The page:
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Wind-wave Climate Projections for the Indian Ocean from Satellite Observations | OMICS International | Abstract
ISSN: 2155-9910

Journal of Marine Science: Research & Development
Open Access

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Special Issue Article

Wind-wave Climate Projections for the Indian Ocean from Satellite Observations

Prasad K Bhaskaran1*, Nitika Gupta1 and Mihir K Dash2

1Department of Ocean Engineering and Naval Architecture, Indian Institute of Technology Kharagpur, Kharagpur-721 302, India

2Centre for Oceans, Rivers, Atmosphere and Land Sciences, Indian Institute of Technology Kharagpur, Kharagpur-721 302, India

*Corresponding Author:
Prasad K Bhaskaran
Department of Ocean Engineering and Naval Architecture
Indian Institute of Technology Kharagpur, Kharagpur-721 302, India
Tel: +91-3222-283772
Fax: +91-3222-255303
E-mail: [email protected], [email protected]

Received date January 20, 2014; Accepted date February 24, 2014; Published date March 04, 2014

Citation: Bhaskaran PK, Gupta N, Dash MK (2014) Wind-wave Climate Projections for the Indian Ocean from Satellite Observations. J Marine Sci Res Development S11:005. doi:10.4172/2155-9910.S11-005

Copyright: © 2014 Bhaskaran PK, et al. This is an open-access article distributed under the terms of the Creative Commons Attribution License, which permits unrestricted use, distribution, and reproduction in any medium, provided the original author and source are credited.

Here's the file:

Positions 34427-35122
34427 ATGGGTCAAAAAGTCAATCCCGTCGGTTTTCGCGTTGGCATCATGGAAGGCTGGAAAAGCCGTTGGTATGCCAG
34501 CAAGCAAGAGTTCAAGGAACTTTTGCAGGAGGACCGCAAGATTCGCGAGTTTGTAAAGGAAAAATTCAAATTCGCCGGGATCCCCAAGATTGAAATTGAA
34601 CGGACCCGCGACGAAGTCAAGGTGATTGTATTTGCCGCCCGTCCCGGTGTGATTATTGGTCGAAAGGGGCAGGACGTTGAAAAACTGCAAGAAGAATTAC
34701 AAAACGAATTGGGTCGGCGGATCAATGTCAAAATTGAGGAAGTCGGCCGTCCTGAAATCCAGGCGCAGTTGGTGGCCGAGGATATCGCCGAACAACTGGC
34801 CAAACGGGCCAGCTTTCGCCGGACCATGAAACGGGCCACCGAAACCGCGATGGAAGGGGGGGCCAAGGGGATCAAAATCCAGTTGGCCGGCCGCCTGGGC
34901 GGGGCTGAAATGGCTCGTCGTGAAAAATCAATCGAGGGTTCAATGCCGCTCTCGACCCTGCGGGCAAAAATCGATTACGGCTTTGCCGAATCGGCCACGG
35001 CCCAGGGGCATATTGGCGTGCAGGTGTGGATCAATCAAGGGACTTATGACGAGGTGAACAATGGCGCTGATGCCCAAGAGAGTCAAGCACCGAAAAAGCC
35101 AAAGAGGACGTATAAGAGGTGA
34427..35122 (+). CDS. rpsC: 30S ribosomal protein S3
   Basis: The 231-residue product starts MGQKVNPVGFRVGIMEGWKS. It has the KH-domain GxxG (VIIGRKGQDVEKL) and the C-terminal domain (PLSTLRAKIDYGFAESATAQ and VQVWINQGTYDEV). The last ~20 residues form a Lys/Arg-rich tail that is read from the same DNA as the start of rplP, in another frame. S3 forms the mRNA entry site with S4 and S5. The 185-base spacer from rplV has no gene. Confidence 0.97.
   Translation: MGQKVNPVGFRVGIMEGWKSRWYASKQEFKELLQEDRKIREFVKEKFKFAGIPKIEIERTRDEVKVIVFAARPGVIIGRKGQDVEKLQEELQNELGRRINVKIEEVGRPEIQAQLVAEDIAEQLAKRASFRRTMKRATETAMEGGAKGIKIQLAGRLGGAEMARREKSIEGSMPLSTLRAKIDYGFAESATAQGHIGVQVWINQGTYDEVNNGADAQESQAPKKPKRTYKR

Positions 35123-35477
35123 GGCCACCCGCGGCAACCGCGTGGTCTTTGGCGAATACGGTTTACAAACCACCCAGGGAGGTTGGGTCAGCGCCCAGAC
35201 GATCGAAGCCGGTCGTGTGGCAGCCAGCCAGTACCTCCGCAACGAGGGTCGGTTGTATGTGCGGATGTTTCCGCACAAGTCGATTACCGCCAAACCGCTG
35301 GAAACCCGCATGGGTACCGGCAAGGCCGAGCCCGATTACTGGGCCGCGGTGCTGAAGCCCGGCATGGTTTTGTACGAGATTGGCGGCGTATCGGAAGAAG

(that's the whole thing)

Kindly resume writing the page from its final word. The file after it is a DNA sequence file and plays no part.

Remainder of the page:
Abstract

The oceans play a key role in climate change and their impact has profound implications on the marine ecosystem
and multitude activities around the globe. The effects due to climate change can have long-term repercussion. The
latest report on the Intergovernmental Panel on Climate Change had identified the importance of wind-wave climate
and its key role in global climate models. The present study investigates the impact of climate change on variability of
maximum significant wave height and wind speeds over the Indian Ocean basin. The study is based on analysis from
the daily observation of satellite altimeter measured wind and waves derived from eight satellite missions covering
a period of 21 years from 1992 until 2012. The results signify that the Southern Ocean belt encompassing latitudinal
belts between 40°S – 55°S experienced the highest variability due to impact from climate change. Both wind and
wave activity has shown an increasing trend in the Southern Ocean, and this rise is more conspicuous in the current
decade. The implications from increased wave activity in the Southern Ocean results in swell field that can influence
the local wind-generated waves in the North Indian Ocean basin. The wind-wave activity in certain sectors of the
tropical North Indian Ocean also increased from impact of climate change.

Keywords

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